Not too long ago, Web-based banking was considered a glimpse into the future. But, with the blink-and-you'll-miss-it pace of IT development slicing product shelf lives into fractions of what they once were, it had to be only a matter of

time before Internet banking transactions became old hat. And according to a Meridien Research study, more than half of all banks will offer basic transactions via the Web by 1999. So what was once a competitive edge is fast becoming a commodity. The big question: What's the next phase of Internet banking? Active selling.

In this phase, banks will have to differentiate their Web-based offerings by using the information they collect to anticipate customer need and make product suggestions when appropriate, either via e-mail or in real-time through personalized Web pages. The goal is to offer a diversified and customized line of products conveniently and cost effectively. This is what Bank of Montreal is aiming for with mbanx, its personalized direct banking division that offers basic banking transactions, including bill payment and a full range of on-line trading capabilities, says svp Charlie Piermarini. "The offering of products through the Web is already getting crowded in terms of participants," he says. "The biggest challenge is creating a unique value proposition that distinguishes you from the competition."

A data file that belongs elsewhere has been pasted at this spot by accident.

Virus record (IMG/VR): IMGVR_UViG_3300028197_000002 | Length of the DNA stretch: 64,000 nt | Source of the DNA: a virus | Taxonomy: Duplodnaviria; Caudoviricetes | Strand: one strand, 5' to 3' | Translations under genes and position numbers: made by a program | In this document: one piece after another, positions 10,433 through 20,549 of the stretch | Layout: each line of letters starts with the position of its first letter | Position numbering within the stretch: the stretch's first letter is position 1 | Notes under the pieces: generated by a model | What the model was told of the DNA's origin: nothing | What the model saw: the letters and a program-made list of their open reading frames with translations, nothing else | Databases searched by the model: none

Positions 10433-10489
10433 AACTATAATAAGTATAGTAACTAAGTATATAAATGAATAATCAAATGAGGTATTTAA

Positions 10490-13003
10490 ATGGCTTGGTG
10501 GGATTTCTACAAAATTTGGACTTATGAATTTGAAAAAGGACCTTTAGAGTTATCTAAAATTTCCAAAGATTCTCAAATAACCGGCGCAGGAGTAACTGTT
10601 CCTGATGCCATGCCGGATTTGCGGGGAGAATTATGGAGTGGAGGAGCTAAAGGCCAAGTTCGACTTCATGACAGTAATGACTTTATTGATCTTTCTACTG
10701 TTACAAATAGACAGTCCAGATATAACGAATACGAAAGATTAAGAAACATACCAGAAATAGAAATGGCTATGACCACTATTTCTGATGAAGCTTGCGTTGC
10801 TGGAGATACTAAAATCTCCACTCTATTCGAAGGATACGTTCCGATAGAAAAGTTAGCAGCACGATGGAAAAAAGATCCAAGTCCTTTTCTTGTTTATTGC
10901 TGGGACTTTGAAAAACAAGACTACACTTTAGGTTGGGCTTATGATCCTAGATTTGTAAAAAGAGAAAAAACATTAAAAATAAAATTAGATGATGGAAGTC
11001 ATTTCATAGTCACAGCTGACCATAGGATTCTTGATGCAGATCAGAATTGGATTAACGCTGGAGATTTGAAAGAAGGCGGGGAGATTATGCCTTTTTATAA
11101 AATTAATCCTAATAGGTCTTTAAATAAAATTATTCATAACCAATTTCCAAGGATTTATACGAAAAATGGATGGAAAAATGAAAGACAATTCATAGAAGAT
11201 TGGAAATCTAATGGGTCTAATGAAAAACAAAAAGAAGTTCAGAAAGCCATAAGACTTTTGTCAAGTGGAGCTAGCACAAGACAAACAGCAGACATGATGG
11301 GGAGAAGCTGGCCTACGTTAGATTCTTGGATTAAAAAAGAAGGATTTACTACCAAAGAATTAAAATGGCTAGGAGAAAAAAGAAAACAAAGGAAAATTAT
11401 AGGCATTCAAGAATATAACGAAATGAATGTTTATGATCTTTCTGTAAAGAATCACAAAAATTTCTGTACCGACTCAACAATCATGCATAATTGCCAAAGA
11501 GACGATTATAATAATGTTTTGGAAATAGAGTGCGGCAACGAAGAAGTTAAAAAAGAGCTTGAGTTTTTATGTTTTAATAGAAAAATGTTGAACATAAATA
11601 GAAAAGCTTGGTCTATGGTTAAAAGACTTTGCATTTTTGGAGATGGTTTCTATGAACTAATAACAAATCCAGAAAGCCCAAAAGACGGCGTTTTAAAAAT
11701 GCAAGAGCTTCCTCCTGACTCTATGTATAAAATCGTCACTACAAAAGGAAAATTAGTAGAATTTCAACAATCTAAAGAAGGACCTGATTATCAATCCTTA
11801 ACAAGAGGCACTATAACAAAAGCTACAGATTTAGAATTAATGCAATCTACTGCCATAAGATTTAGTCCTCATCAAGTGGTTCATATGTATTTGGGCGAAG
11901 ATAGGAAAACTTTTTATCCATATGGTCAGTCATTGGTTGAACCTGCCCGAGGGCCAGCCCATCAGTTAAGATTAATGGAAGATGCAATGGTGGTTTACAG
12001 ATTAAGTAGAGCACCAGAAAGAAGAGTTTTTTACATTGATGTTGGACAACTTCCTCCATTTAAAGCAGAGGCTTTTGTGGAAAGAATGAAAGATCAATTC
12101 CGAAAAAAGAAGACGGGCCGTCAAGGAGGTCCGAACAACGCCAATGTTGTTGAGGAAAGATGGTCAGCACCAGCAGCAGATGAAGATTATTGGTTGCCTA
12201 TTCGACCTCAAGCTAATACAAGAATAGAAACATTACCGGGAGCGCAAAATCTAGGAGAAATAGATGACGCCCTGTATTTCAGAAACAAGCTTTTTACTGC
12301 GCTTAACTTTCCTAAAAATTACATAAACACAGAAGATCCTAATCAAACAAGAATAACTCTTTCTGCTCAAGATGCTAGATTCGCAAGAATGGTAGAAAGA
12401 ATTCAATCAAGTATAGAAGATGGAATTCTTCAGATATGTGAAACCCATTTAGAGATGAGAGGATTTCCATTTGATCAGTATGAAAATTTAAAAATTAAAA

Successful active selling via the Web starts with a robust customer database filled with information on the habits, behavior, and likely needs of both retail and corporate customers. It also requires that bank business units be networked, pooling data so that each unit has access to complete customer profiles. "If (a bank) can't link data together, it makes it very difficult for (bankers) to make sensible suggestions," says Meridien research director Octavio Marenzi. This project, he adds, will cost anywhere from a few hundred thousand dollars to well into the millions, depending on the level of database sophistication and technology a bank has.

But banks actually have the upper hand on the Web-over both brokerage and insurance companies, say sources. While the Web is excellent for investment product selection and transactions, brokerages simply don't have enough product offerings for cross-selling analysis to make sense. And insurance companies are just not that well equipped for the Web, traditionally lagging in technology adoption.


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